The amici submit that asking whether a misrepresentation is an essential element of an “actual fraud” under section 523(a)(2)(A) disguises Petitioner’s false presupposition, namely, that a debt arising from a transfer made to hinder, delay or defraud creditors is capable of being within the scope of section 523(a)(2)(A)’s “actual fraud” provision and thus excepted from a discharge later received by a chapter 7 debtor under section 727(a). That false presupposition leads to an unnecessary inquiry whether a misrepresentation is required for a fraudulent transfer to constitute an “actual fraud” under section 523(a)(2)(A). The amici would avoid that entire inquiry. They submit that the “actual fraud” provision is wholly inapplicable to fraudulent transfer debt. This is because the discharge of a debt arising from a transfer made to hinder, delay, or defraud creditors is exclusively regulated by sections 727(a) and 727(b), which discharge such debt, unless incurred within one year before the bankruptcy.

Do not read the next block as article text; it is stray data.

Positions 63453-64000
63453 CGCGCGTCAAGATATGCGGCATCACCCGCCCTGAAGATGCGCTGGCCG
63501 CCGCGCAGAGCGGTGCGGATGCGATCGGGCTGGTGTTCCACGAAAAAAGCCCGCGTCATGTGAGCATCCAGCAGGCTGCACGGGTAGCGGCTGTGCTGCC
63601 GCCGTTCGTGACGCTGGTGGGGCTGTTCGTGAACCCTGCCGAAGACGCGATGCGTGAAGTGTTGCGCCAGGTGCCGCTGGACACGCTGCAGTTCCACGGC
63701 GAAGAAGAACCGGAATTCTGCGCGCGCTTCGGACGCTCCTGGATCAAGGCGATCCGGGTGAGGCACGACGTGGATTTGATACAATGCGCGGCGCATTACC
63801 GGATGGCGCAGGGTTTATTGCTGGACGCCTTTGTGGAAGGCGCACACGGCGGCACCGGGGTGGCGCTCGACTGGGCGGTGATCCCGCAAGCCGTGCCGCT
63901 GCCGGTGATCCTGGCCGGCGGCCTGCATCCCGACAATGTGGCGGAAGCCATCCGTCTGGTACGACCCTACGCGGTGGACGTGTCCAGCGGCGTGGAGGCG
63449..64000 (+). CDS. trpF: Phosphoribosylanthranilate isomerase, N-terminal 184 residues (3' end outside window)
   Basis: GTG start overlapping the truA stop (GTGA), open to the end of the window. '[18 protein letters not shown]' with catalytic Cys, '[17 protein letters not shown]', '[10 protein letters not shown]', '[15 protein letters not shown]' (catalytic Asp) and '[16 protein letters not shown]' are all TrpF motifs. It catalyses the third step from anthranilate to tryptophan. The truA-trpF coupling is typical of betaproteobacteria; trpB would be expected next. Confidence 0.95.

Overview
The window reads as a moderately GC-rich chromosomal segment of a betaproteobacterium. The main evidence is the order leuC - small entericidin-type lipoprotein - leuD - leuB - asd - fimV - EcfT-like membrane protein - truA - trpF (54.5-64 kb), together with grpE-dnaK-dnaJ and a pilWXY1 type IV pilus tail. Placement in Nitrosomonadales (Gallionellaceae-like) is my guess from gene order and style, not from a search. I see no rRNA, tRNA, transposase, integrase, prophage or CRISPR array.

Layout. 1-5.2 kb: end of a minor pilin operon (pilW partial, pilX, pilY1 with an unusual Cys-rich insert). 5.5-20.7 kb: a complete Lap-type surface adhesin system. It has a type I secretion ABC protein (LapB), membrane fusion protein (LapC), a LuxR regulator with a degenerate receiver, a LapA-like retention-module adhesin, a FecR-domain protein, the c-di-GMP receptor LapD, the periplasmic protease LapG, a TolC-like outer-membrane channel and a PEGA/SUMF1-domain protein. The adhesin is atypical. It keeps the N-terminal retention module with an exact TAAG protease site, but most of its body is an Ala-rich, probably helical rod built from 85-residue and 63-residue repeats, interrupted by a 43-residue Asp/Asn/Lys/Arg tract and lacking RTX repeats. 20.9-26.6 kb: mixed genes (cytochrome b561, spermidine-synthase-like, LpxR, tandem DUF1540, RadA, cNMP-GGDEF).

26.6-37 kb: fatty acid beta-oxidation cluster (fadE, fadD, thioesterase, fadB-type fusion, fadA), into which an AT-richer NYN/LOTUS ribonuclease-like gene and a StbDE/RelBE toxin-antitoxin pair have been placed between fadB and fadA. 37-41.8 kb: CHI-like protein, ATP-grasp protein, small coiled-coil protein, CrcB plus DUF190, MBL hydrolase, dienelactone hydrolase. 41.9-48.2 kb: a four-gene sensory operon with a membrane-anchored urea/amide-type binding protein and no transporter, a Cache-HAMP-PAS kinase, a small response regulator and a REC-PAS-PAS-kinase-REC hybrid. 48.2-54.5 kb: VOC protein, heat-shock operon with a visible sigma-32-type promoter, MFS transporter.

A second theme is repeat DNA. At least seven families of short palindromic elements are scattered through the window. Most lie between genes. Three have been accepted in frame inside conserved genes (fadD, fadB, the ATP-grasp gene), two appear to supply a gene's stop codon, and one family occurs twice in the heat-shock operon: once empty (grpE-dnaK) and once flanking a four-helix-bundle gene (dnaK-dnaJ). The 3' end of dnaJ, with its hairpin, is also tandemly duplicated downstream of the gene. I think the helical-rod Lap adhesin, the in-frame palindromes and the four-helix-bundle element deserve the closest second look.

United States Supreme Court
Docket Number 15,145
Brief for Professors as Amicus Curiae, Husky International Electronics Inc. v. Daniel Lee Ritz Jr.,
Available at: https://digitalrepository.unm.edu/law_facultyscholarship/703